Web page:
Recent advances in synthesis capacity place growing demands on the “test” portion of the design-build-test-analyze cycle. Traditionally, pathways are constructed by transferring newly synthesized or cloned DNA into a host strain and tested. Success or failure of this design is predicated on the strain background and capacity that can influence pathway titers by more than an order of magnitude. Unfortunately, designing background strains remains a tedious process that usually only benefits a singular subset of products. Collectively, these features along with transformation idiosyncrasies (especially for non-model hosts), motivate the need for new technology platforms for designing, building, and optimizing biosynthetic pathways to manufacture fuels and bioproducts of DOE bioenergy interest. Here, we will address this need in a new interdisciplinary venture to develop tools that re-conceive how we engineer complex biological systems by linking pathway design, prospecting, and validation into an integrated framework. Specifically, our vision seeks to advance and interweave high-throughput cell-based systems and rapid cell-free technologies in a way suitable for automation and microdroplet manipulation in a DOE JGI user facility setting. Scope of work: We will work with the team led by Dr. Alper to achieve the overall project goals. Specifically, we will focus on establishing a cell-free framework for rapid pathway prototyping and optimizing metabolic pathways. Our key objectives are to: (i) Establish a cell-free framework for rapid pathway prototyping and analysis based on CRISPR-modified platform lysates. Rewire Y. lipolytica for the production of new products. (ii) Establish a technology platform that leverages cell-free and cell-based systems to develop optimized production strains.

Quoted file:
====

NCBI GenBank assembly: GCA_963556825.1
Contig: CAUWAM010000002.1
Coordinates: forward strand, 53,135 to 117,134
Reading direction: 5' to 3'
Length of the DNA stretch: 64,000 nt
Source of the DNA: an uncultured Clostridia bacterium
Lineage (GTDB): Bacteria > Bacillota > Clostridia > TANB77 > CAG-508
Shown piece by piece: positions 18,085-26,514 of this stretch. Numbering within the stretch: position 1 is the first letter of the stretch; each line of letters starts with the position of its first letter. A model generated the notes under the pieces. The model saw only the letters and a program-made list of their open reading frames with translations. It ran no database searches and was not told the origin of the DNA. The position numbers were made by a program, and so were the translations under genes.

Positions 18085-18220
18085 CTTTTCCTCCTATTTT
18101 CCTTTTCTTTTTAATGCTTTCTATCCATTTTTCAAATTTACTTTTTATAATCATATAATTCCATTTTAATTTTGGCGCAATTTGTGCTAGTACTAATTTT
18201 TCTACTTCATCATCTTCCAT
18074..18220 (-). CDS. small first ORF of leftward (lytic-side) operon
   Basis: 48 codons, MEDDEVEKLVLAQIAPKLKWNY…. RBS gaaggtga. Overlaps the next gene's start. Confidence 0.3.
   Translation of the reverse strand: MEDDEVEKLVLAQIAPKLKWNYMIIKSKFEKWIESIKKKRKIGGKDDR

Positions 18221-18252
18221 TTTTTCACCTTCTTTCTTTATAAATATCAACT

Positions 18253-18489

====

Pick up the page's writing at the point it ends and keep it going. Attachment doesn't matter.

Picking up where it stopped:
|Effective start/end date||3/21/18 → 12/31/21|
- University of Texas at Austin (UTA18-000419//7399340//DE-AC02-05CH11231)
- Department of Energy (UTA18-000419//7399340//DE-AC02-05CH11231)
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